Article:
Title

Multimorbidity and access to major cancer surgery at high-volume hospitals in a regionalized era

Document Type

Journal Article

Publication Date

4-1-2016

Journal

American Journal of Surgery

Volume

211

Issue

4

DOI

10.1016/j.amjsurg.2015.09.017

Keywords

Cancer surgery; High-volume hospitals; Multimorbidity; Regionalized era

Abstract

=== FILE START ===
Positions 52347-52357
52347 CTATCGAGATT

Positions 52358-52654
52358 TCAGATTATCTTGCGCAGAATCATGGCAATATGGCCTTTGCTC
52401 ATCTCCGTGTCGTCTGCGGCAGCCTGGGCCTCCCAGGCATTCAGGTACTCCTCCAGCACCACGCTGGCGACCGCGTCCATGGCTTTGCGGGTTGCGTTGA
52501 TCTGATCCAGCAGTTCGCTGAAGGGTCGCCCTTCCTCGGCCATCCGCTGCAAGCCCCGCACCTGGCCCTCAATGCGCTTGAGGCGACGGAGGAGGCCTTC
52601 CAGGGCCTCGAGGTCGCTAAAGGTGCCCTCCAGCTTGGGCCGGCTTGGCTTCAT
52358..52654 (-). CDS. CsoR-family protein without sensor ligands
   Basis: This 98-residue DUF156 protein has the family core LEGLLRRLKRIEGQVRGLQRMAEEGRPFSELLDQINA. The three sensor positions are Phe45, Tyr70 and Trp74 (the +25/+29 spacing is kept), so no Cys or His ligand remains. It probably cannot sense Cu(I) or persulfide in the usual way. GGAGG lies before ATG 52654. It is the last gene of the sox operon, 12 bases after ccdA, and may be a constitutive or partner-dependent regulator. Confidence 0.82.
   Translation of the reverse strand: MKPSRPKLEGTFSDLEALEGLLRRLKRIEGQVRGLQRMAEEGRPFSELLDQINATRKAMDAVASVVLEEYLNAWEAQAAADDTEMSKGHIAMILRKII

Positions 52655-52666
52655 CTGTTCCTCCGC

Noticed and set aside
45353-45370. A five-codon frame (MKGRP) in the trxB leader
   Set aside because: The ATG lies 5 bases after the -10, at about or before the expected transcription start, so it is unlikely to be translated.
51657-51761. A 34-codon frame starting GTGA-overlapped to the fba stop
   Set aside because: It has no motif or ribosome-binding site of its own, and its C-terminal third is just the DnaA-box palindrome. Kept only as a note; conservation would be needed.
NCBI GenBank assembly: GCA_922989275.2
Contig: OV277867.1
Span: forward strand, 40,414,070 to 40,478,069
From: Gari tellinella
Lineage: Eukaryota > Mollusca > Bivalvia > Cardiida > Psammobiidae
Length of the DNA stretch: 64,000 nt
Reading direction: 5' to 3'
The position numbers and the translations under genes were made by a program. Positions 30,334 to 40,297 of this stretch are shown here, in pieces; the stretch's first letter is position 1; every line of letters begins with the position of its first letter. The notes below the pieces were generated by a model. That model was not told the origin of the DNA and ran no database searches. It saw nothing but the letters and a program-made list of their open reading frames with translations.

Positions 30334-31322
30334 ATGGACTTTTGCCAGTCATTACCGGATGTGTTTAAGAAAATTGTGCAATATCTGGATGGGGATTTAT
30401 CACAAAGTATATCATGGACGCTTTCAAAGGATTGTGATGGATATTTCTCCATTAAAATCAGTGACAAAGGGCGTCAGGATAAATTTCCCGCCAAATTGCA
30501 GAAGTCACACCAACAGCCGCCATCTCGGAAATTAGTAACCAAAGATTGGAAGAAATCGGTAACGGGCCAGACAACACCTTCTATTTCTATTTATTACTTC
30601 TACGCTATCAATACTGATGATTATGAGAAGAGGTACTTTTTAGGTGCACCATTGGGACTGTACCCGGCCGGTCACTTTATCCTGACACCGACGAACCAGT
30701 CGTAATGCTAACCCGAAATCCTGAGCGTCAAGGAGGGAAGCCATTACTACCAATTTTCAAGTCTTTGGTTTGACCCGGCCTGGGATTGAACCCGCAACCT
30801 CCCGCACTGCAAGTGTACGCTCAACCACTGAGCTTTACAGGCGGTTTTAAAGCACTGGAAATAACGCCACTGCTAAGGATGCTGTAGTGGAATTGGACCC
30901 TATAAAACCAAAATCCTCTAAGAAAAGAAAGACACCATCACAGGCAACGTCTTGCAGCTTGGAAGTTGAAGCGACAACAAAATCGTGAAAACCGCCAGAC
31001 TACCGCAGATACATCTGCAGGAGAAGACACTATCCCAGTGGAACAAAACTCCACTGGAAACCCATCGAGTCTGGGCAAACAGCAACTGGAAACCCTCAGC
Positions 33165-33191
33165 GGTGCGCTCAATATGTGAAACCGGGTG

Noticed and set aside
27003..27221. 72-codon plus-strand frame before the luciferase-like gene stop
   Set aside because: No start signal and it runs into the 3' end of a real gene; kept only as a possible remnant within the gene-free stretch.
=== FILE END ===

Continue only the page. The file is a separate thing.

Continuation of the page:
© 2016 Elsevier Inc. All rights reserved. Background The Institute of Medicine has recently prioritized access of quality cancer care to vulnerable persons including multimorbid patients. Despite promotional efforts to regionalize major surgical procedures to high-volume hospitals (HVHs), little is known about change in access to HVH over time among multimorbid patients in need of major cancer surgery. We performed a time-trend appraisal of access of multimorbid persons to HVH for major cancer surgery within a large nationally representative cohort. Methods We identified 168,934 patients who underwent 6 major cancer surgeries from the Nationwide Inpatient Sample (1998 to 2010). Comorbidities were identified using Elixhauser's method. HVHs were defined as hospitals of highest procedure volumes that treated 1/3 of all the patients. Logistic regression models and predictive margins were used to assess the adjusted effects of comorbidity on receiving major cancer surgeries at HVH. Results Of all, 45.7% of the patients had 2 comorbidities or more. Multimorbidity predicted decreased access to HVH for esophagectomy, total gastrectomy, pancreatectomy, hepatectomy, and proctectomy, but not for distal gastrectomy, after controlling for covariates. A comorbidity level by year interaction analysis also showed that little disparity existed for receiving distal gastrectomy at an HVH, whereas the predicted difference in probability of receiving any of the other 5 major cancer procedures remained prominent between the years 1998 and 2010. Conclusions In this large 12-year time-trend study, multimorbid cancer patients have sustained low access to HVH for major cancer surgery across many oncologic resections. These results continue to reinforce and highlight the need for policy targeted research and intervention aimed at improving these access gaps.

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